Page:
• Johann Ludwig Wilhelm Franke went to Philadelphia in 1793
  • Johann Ludwig Wilhelm Franke, who landed in Pennsylvania in 1793

Franke Settlers in United States in the 19th Century

  • Christian Franke moved to Baltimore in 1832 when he was 13 years old
  • Peter Franke, who arrived in America in 1833
  • Bernh Heinr Anton Franke, who landed in America in 1837
  • Joh W Franke, who arrived in Indiana in 1837
  • Samuel Franke, who landed in America in 1839
  • ...

Franke Settlers in Australia in the 19th Century

  • Samuel Heinrich Franke, aged 26, a farmer, arrived in South Australia in 1847 aboard the ship "Hermann von Beckerath"

  • Major-General Gustav Henry Franke (1888-1953), American Member of the War Department Dependency Board (1942)
  • Bob Franke (b. 1947), American folk singer/songwriter
  • Jay Anthony Franke (b. 1972), American actor, voice actor and musician
  • William B. Franke (1894-1979), American financial manager, U.S. Secretary of the Navy 1959-1961
  • Christopher Franke (b. 1953), German musician and composer
  • Werner Franke (b. 1940), German professor of cell and molecular biology
  • Josef Franke (1876-1944), German architect
  • Jens Franke (b. 1964), German mathematician
  • Herbert W. Franke (b. 1927), German science fiction writer
  • Herbert Franke (b. 1914), German sinologist, co-author of the Cambridge History of China
  • ...

The motto was originally a war cry or slogan. Mottoes first began to be shown with arms in the 14th and 15th centuries, but were not in general use until the 17th century. Thus the oldest coats of arms generally do not include a motto. Mottoes seldom form part of the grant of arms: Under most heraldic authorities, a motto is an optional component of the coat of arms, and can be added to or changed at will; many families have chosen not to display a motto.

Motto: Non nobis nati
Motto Translation: Born not for ourselves


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    Other References

    1. Elster, Robert J. International Who's Who. London: Europa/Routledge. Print.
    2. Burke, Sir Bernard. Burke's Genealogical and Heraldic History of the Landed Gentry: Including American Families with British Ancestry. (2 Volumes). London: Burke Publishing, 1939. Print.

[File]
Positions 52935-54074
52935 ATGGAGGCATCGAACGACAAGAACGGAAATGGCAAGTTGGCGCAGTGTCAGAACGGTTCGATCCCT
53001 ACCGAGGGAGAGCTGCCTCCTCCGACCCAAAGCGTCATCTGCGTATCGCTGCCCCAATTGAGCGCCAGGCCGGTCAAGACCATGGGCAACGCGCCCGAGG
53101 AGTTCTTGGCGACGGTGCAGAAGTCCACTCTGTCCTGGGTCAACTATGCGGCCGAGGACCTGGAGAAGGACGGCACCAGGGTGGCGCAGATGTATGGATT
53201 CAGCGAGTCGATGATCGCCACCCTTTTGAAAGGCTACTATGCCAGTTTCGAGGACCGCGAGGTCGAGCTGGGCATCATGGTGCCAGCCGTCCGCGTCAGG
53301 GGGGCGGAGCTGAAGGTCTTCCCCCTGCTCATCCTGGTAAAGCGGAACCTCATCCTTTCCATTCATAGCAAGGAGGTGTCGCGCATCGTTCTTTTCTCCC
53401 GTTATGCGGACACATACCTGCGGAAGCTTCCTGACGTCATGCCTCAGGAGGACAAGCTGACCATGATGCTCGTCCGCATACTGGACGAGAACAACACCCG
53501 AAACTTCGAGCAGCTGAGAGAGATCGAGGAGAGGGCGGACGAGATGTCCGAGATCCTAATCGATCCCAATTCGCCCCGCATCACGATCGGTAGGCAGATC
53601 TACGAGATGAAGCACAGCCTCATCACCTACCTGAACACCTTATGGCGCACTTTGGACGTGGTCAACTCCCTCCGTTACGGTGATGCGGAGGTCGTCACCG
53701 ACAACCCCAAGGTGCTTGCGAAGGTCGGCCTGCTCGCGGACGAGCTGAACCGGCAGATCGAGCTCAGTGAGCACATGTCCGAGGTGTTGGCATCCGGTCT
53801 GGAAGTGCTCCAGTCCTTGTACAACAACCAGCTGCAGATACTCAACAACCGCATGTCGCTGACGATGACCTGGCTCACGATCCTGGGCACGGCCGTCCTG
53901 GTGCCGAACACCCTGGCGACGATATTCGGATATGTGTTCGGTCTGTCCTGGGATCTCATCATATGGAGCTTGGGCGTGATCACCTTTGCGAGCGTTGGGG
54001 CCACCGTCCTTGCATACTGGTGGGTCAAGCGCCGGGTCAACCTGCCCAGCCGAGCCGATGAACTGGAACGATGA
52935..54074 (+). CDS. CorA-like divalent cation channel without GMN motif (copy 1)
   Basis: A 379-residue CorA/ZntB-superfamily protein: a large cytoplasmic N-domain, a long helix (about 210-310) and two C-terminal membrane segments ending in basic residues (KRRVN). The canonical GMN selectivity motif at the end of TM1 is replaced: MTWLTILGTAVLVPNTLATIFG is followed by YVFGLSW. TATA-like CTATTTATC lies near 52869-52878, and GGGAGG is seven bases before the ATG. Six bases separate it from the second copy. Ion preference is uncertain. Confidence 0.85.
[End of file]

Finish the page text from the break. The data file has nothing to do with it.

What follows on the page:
3. Browning, Charles H. Americans of Royal Descent. Baltimore: Genealogical Publishing. Print.
    4. Bede, The Venerable. Historia Ecclesiatica Gentis Anglorum (The Ecclesiastical History Of the English People). Available through Internet Medieval Sourcebook the Fordham University Centre for Medieval Studies. Print.
    5. Mills, A.D. Dictionary of English Place-Names. Oxford: Oxford University Press, 1991. Print. (ISBN 0-19-869156-4).
    6. Sanders, Joanne McRee Edition. English Settlers in Barbados 1637-1800. Baltimore: Genealogical Publishing. Print.
    7. Lennard, Reginald. Rural England 1086-1135 A Study of Social and Agrarian Conditions. Oxford: Clarendon Press, 1959. Print.
    8. Fairbairn. Fairbain's book of Crests of the Families of Great Britain and Ireland, 4th Edition 2 volumes in one. Baltimore: Heraldic Book Company, 1968. Print.
    9. Williams, Dr Ann. And G.H. Martin, Eds. Domesday Book A Complete Translation. London: Penguin, 1992. Print. (ISBN 0-141-00523-8).
    10. Bullock, L.G. Historical Map of England and Wales. Edinburgh: Bartholomew and Son, 1971. Print.
    11. ...

    The Franke Family Crest was acquired from the archives. The Franke Family Crest was drawn according to heraldic standards based on published blazons. We generally include the oldest published family crest once associated with each surname.

    This page was last modified on 10 March 2016 at 12:40.